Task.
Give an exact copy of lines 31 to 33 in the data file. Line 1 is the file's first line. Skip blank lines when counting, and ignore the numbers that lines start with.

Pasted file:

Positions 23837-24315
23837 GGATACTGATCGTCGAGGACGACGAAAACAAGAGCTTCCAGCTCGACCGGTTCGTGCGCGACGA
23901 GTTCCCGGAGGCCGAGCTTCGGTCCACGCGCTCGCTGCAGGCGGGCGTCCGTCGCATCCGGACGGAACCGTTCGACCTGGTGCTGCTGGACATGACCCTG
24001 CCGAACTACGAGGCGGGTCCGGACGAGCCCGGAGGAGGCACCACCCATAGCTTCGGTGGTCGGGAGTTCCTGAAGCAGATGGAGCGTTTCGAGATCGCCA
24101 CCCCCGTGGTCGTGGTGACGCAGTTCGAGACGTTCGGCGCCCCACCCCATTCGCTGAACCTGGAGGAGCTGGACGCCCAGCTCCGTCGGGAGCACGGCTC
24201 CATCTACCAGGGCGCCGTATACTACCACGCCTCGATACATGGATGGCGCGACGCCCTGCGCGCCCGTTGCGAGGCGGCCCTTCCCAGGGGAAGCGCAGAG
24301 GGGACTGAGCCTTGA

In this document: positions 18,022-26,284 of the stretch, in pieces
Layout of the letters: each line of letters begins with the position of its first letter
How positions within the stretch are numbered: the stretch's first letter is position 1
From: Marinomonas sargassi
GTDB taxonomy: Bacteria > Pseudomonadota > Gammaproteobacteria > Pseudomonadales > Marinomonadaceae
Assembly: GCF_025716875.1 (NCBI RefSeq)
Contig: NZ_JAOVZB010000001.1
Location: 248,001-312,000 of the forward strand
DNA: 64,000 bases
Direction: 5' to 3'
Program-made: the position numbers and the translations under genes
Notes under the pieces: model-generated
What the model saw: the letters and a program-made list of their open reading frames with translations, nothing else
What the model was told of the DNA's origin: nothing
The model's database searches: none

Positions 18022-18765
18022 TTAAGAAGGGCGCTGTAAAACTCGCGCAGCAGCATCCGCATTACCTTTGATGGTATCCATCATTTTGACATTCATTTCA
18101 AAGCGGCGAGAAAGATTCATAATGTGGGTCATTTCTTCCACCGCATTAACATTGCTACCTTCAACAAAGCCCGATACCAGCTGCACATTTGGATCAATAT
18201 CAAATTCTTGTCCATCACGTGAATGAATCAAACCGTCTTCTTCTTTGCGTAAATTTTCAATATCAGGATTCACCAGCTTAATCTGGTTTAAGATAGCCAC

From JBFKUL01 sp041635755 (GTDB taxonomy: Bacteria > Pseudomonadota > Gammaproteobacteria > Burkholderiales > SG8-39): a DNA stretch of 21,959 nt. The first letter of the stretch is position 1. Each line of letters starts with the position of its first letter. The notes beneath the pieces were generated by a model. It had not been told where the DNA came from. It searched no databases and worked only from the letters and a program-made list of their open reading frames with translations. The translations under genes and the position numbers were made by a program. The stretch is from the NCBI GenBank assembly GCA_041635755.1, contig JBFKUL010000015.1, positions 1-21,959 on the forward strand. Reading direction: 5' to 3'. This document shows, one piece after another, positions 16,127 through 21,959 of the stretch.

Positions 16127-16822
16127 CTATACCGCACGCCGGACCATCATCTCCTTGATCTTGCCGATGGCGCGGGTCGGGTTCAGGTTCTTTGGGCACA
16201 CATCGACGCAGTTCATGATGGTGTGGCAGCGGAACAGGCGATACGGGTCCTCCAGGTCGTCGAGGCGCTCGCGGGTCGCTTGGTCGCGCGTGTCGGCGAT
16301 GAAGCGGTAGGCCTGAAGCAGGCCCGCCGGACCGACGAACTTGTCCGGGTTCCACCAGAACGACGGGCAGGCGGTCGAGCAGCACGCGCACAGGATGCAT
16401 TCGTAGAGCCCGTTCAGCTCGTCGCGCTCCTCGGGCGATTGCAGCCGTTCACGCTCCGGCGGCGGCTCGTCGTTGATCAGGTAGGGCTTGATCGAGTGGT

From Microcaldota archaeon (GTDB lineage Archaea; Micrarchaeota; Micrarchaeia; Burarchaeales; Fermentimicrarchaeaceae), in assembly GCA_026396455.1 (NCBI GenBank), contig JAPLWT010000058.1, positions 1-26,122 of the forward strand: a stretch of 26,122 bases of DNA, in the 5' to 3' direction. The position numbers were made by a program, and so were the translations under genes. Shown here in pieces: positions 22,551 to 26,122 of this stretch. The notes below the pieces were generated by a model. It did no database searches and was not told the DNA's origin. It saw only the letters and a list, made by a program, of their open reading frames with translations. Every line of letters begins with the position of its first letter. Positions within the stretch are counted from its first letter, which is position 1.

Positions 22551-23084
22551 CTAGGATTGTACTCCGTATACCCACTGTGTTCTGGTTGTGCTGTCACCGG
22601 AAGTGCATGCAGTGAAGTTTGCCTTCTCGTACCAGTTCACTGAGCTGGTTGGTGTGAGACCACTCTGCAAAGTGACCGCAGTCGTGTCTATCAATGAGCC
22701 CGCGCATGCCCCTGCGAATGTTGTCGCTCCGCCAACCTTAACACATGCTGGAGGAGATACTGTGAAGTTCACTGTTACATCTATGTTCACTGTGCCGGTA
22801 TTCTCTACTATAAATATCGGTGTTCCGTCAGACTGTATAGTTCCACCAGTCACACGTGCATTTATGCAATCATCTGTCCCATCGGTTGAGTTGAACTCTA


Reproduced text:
16301 GAAGCGGTAGGCCTGAAGCAGGCCCGCCGGACCGACGAACTTGTCCGGGTTCCACCAGAACGACGGGCAGGCGGTCGAGCAGCACGCGCACAGGATGCAT
16401 TCGTAGAGCCCGTTCAGCTCGTCGCGCTCCTCGGGCGATTGCAGCCGTTCACGCTCCGGCGGCGGCTCGTCGTTGATCAGGTAGGGCTTGATCGAGTGGT

From Microcaldota archaeon (GTDB lineage Archaea; Micrarchaeota; Micrarchaeia; Burarchaeales; Fermentimicrarchaeaceae), in assembly GCA_026396455.1 (NCBI GenBank), contig JAPLWT010000058.1, positions 1-26,122 of the forward strand: a stretch of 26,122 bases of DNA, in the 5' to 3' direction. The position numbers were made by a program, and so were the translations under genes. Shown here in pieces: positions 22,551 to 26,122 of this stretch. The notes below the pieces were generated by a model. It did no database searches and was not told the DNA's origin. It saw only the letters and a list, made by a program, of their open reading frames with translations. Every line of letters begins with the position of its first letter. Positions within the stretch are counted from its first letter, which is position 1.